Notice the contempt for true literacy in the NCTE’s stated, professional claim that literacy before our supposedly enlightened, brilliant era was “defined…as the ability to read or write one’s own name.” If that claim was not such an obvious lie and evasion, one might call it a straw man (argument). Dr. Thomas Bertoneau, in his article “Orality, Literacy, and the Tradition” (MA 45:2, Spring 2003), makes the point that this view of literacy “leaves thinking out of the discussion, as if writing had nothing to do with the ordering of thought.”
And he’s absolutely right in his assessment. Notice also the bastardized definition of grammar given by the NCTE:
grammar The means by which the different components of language can be put together in groups of sounds and written or visual symbols so that ideas, feelings, and images can be communicated; what one knows about the structure and use of one’s own language that leads to its creative and communicative use. (p. 49, the Standards.)
They are claiming that how you string a bunch of pictures together to express “feelings” or “images” constitutes grammar! Wow. How far they have fallen from reason and rational culture.
Writes Dr. Bertoneau:
In “Reclaiming the Active Mind,” an article by Ann E. Berthoff…[she writes]:‘ “If we steadily confront the evidence that our students are impaired in close observation, in the patient examination of what is in front of them, whether it is a poem or a frog’s leg, then the rational response will be despair.”
I’d add: they are impaired in distance observation, too — in, that is, abstract observation. They are cognitively impaired, they are impaired in using concepts for fine distinctions and for broad abstractions.
The malfeasance of modern education is criminal morally, if not legally. We need to be on guard to protect the functioning and integrity of our — and our childrens’ and students’ — minds. Maybe redouble our efforts to train ours and ourselves in good grammar.
I much prefer the position of the philosopher Ayn Rand:
Americans are trained (through the look-say approach to reading and all allied, Dewey-based ideas of education) to be emotional approximators. The nonobjective, ungrammatical way in which people express themselves today is truly frightening. What has been systematically undercut is their capacity for objective communication. Americans tend to express themselves guided by feelings, not by thoughts. According to modern theory, there are no such things as thoughts; and even if there were, they could not guide us.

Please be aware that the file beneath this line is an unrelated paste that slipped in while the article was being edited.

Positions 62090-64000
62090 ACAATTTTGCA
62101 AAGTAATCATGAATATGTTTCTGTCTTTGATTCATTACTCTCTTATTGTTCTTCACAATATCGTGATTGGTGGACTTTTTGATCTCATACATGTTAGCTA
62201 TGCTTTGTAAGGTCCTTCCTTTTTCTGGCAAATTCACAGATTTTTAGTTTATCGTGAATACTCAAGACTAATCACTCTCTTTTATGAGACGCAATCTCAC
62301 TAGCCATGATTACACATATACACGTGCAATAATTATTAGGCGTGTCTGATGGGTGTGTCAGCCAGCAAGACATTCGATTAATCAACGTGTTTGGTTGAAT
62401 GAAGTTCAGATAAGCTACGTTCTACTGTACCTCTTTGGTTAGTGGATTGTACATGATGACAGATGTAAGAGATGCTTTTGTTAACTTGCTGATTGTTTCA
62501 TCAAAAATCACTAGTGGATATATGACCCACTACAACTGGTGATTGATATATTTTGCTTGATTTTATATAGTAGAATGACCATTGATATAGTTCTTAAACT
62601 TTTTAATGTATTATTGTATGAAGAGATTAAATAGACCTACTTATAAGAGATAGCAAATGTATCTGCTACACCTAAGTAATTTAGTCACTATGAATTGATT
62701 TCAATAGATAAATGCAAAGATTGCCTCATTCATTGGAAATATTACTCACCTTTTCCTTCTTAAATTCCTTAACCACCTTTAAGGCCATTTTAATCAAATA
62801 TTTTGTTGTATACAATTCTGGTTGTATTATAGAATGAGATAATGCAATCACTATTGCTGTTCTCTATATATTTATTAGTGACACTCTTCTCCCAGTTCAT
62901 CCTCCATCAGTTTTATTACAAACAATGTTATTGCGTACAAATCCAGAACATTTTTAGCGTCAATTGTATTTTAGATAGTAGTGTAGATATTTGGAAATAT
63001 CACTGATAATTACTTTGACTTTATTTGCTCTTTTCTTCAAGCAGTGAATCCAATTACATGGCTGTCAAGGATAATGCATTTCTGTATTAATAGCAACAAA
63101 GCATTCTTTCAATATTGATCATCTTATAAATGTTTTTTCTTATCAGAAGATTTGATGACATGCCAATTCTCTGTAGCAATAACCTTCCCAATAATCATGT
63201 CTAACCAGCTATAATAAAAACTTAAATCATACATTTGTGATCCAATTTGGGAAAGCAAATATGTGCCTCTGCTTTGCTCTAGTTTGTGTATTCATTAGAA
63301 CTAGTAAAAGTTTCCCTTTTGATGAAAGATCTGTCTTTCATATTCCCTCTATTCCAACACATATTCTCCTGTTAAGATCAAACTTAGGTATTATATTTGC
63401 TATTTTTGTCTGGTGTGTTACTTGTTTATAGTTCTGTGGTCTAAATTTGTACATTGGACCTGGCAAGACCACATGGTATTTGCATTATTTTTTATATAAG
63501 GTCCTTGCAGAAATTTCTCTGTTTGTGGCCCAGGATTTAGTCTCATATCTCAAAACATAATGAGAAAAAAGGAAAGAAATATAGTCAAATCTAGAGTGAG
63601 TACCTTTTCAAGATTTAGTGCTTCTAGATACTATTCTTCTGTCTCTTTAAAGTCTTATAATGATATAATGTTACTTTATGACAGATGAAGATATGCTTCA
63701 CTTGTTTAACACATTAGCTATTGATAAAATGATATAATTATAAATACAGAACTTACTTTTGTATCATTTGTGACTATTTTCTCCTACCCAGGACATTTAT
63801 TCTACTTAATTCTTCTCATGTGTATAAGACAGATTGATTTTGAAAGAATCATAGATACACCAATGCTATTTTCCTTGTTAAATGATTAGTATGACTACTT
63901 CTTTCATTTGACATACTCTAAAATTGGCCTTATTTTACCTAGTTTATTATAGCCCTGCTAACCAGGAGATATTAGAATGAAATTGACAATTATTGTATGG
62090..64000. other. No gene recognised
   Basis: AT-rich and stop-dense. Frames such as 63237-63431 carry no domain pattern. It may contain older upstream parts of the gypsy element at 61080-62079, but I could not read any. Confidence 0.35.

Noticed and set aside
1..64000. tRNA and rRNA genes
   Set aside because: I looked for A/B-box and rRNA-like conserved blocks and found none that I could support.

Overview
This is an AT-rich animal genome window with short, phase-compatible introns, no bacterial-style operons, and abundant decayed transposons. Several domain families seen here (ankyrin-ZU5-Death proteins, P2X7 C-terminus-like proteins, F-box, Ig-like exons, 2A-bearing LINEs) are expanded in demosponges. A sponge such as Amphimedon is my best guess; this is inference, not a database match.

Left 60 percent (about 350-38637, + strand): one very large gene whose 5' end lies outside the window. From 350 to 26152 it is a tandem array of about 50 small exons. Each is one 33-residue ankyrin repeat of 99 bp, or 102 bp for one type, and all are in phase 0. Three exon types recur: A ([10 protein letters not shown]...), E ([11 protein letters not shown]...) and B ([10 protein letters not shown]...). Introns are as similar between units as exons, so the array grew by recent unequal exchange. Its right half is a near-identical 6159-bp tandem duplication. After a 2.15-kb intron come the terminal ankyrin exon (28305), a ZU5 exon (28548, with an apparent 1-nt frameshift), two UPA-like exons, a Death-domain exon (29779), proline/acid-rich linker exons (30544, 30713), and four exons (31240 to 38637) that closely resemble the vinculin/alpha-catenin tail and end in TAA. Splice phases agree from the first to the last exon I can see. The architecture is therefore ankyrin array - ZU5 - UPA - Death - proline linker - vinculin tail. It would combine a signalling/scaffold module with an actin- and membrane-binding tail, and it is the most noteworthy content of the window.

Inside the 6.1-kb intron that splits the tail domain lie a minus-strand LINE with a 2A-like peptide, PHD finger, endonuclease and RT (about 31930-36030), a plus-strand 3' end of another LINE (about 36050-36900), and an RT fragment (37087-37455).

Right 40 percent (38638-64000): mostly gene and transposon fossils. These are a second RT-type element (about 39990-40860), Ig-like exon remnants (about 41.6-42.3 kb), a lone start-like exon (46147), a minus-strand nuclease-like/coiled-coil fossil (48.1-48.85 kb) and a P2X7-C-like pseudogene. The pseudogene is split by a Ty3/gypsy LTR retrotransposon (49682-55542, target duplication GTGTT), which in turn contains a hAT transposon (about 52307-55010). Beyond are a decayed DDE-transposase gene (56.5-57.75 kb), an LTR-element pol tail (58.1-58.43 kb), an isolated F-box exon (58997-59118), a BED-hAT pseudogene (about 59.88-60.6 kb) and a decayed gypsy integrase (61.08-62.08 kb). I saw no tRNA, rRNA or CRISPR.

One of the most important applications of the Objectivist attitude toward reason is grammar. The ability to think precisely, and thus to write precisely, cannot be achieved without observing grammatical rules.
Grammar has the same purpose as concepts. The rules of grammar are rules for using concepts precisely. Since sentences consist of concepts, the whole secret of grammar is clarity and the avoidance of equivocation. The grammar of all language tells us how to organize our concepts so as to make them communicate a specific, unequivocal meaning. If you compare the number of concepts we have with the vastly greater number of phenomena we deal with and have to describe by means of those concepts, you will grasp the importance of grammatical sentence structure. (p. 99 of The Art of Fiction by Ayn Rand, edited by Robert Mayhew, Plume Books, (c) Estate of Ayn Rand, 2001)
Teach grammar to preserve the integrity, sanctity, and dignity of the individual mind. Get some good books on grammar and writing, such as “Rex Barks” by Phyllis Davenport (available at The Paper Tiger, at Amazon.com, at Owlcroft.com, at Abebooks.com) and “Writing and Thinking” by Foerester and Steadman (available at The Paper Tiger, at Amazon.com, at Abebooks.com). Study them yourself or with friends, and teach them to your children and students.
Update (about 7 PM): Changed “declamation” to “claim” in the ninth paragraph.
Update (9:40 PM): Added “our means of making intelligible an d communicating our thoughts” to the first paragraph. Added “Heck, look around us: movies; modern music lyrics; politicians; newspapers. I’ve seen some pretty bad examples of writing from high school principals and teachers. ” to the first paragraph. Added “that is, we cannot go to them for correction” to the second paragraph. Put “out” next to “churn” in the fifth paragraph. Added “This is just a” to the seventh paragraph. Added after the Bertoff quote: “I’d add: they are impaired in distance observation, too — in, that is, abstract observation. They are cognitively impaired, they are impaired in using concepts for fine distinctions and for broad abstractions.” Made “book” plural, as it should have been, and changed an “or” to “and” in the last paragraph. Made the last sentence “Study them yourself or with friends, and teach them to your children and students.”
Update (midnight): Added links to Answer.com (on grammar), the NCTE, the Standards, Dewey, Rand (on grammar), and Objectivism.